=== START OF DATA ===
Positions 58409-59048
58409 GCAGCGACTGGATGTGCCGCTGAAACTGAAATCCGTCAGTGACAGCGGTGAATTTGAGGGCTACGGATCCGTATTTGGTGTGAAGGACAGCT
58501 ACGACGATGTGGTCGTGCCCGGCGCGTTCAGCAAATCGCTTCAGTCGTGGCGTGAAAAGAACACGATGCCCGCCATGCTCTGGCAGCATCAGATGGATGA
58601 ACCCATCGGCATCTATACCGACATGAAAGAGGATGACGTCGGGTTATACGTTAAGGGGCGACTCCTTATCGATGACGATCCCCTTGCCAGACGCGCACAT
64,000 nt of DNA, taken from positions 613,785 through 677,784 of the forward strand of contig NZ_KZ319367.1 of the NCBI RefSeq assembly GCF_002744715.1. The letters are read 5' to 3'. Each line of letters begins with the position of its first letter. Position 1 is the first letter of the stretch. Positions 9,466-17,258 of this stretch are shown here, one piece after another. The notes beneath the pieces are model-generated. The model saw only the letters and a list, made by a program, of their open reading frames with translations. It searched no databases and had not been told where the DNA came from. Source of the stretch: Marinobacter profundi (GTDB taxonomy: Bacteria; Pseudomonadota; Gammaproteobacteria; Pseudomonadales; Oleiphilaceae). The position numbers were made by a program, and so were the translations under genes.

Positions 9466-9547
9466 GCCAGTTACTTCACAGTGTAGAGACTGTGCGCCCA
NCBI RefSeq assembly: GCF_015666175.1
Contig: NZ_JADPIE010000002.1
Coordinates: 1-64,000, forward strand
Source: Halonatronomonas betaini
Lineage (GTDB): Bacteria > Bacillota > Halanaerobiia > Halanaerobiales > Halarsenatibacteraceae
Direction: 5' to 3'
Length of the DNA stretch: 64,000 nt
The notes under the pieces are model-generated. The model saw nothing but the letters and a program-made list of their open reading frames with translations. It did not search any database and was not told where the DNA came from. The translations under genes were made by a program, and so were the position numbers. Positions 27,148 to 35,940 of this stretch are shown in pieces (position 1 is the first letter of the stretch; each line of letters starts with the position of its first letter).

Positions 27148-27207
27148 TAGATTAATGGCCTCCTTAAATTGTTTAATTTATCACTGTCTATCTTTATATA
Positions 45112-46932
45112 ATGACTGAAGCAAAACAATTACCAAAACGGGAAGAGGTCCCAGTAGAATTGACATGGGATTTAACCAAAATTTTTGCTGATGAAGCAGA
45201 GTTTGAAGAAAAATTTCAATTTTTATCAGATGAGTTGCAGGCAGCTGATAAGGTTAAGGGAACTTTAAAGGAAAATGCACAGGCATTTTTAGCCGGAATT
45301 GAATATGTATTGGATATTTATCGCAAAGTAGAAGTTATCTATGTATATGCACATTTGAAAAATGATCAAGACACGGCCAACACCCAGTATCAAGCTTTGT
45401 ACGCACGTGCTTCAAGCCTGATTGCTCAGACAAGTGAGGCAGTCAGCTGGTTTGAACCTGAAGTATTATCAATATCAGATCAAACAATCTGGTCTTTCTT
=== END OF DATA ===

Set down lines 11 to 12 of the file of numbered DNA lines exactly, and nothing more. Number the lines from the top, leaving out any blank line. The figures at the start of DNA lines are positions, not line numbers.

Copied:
Source: Halonatronomonas betaini
Lineage (GTDB): Bacteria > Bacillota > Halanaerobiia > Halanaerobiales > Halarsenatibacteraceae